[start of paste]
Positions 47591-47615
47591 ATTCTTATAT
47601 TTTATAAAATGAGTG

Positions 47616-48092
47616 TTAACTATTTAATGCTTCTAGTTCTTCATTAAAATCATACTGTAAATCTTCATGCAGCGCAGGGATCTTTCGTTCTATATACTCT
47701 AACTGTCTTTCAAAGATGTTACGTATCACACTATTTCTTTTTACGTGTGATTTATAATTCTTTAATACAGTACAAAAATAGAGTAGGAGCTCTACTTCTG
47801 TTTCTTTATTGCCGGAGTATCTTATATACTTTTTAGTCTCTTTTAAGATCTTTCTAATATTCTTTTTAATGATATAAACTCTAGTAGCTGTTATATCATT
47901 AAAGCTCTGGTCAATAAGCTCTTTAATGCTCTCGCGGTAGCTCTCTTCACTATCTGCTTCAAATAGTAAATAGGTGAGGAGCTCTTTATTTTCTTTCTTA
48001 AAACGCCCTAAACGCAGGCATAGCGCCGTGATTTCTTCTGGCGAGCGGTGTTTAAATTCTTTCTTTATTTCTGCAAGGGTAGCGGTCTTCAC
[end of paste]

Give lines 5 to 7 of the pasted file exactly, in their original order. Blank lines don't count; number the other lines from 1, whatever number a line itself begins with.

47616 TTAACTATTTAATGCTTCTAGTTCTTCATTAAAATCATACTGTAAATCTTCATGCAGCGCAGGGATCTTTCGTTCTATATACTCT
47701 AACTGTCTTTCAAAGATGTTACGTATCACACTATTTCTTTTTACGTGTGATTTATAATTCTTTAATACAGTACAAAAATAGAGTAGGAGCTCTACTTCTG
47801 TTTCTTTATTGCCGGAGTATCTTATATACTTTTTAGTCTCTTTTAAGATCTTTCTAATATTCTTTTTAATGATATAAACTCTAGTAGCTGTTATATCATT